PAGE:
For university students, “The average cost of in-state tuition alone is $9,377; out-of-state tuition averages $27,279” — and that’s just for one year. When you add up the costs of a four-year degree, the average in-state tuition is $37,508 and the average out-of-state tuition can reach $109,116. (It's worth noting that students can declare residency if they live in the new state for 12 months, lowering the final tuition bill considerably.)
Don’t forget that’s only factoring in tuition. Prospective students also need to consider costs for required books and materials, enrollment fees, room and board and other expenses. On top of that, students may need to account for student loan interest and potential lost income if they’re unable to work while attending classes. Either way, starting with the lower tuition rate of a community college can make the financial obstacle easier to overcome.
Community College Courses Can Be Easier on Your Work-Life Balance
Traditional students attending four-year universities often live in campus housing. They may have busy daytime course schedules, meaning they’re left with limited time to fit in income-generating work or personal obligations.
This traditional university format isn’t great for students with families who depend on them, or for folks who want to keep earning and building a career while studying.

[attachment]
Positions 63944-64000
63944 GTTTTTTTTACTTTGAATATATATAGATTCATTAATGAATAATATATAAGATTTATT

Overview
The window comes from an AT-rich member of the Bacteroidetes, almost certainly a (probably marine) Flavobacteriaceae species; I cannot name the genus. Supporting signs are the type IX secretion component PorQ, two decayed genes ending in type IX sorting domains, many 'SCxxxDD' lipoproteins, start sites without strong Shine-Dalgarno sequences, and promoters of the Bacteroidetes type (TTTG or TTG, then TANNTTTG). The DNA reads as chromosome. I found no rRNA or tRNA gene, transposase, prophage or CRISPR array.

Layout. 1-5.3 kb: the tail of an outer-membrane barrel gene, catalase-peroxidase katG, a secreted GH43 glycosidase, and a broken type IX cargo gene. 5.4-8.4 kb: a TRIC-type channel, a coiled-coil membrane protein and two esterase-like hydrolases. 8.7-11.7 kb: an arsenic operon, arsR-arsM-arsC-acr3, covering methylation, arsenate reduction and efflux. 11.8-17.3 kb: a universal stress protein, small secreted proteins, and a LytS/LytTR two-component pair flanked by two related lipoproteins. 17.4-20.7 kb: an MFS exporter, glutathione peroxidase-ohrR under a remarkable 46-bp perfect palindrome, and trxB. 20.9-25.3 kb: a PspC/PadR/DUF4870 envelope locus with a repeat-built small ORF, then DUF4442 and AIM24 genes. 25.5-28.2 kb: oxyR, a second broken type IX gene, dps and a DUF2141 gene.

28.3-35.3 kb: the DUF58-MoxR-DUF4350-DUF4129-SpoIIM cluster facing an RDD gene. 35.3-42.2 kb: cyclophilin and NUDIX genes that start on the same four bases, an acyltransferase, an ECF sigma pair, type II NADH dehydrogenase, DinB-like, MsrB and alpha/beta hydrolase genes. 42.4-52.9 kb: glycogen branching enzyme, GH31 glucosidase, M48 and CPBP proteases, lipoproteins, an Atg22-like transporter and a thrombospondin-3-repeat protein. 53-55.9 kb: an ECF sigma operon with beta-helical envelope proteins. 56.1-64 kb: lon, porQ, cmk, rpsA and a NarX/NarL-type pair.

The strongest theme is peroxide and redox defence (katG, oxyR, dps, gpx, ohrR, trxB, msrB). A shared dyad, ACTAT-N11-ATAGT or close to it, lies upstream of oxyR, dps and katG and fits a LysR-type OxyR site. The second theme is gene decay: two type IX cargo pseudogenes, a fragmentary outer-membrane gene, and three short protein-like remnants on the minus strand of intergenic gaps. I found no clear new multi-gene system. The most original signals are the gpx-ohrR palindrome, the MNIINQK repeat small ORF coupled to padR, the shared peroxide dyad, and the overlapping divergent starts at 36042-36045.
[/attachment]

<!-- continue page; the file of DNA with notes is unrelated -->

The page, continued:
So, is community college easy if you’re juggling work and other obligations? It may not be easy to strike the perfect work-life-school balance. However, the more flexible options available to community college students can certainly make this easier. Part-time studies and night classes are preferred options for students who don’t want to sacrifice their entire schedule for their schooling.
However, university communities can be easier to assimilate into. Options like on-campus housing, student engagement opportunities, and sports teams can be beneficial for students who want to explore these other dimensions of student life.
In terms of which student experience is easier, it all depends on what you’re looking for.
Course Content Can Be Equally Rigorous Across Community Colleges and Universities
Are community college classes easier? Not necessarily, and prospective students expecting to coast through a two-year degree or certificate may be in for a surprise.
The quality of education you can receive at your local community college can be on par with what you’d expect from a four-year university. In terms of the academic challenge and amount of coursework, community colleges and universities aren’t all that different.
However, students attending community colleges may benefit from smaller class sizes. The personalized support and instructor attention that can come with a more intimate class setting can make challenging classes feel a little more manageable.
Starting with general education courses at a community college can also allow students to transfer to a university later on for more highly specialized coursework.
Start Exploring Your Community College Options Today
Is community college hard or easy? It really depends on the type of experience you’re looking for and how prepared you are to meet the challenges of a degree program. That’s why it’s essential to choose the right path and the best educational institution for you.
Ready to start evaluating your options? Find the right community college or training program through SkillPointe!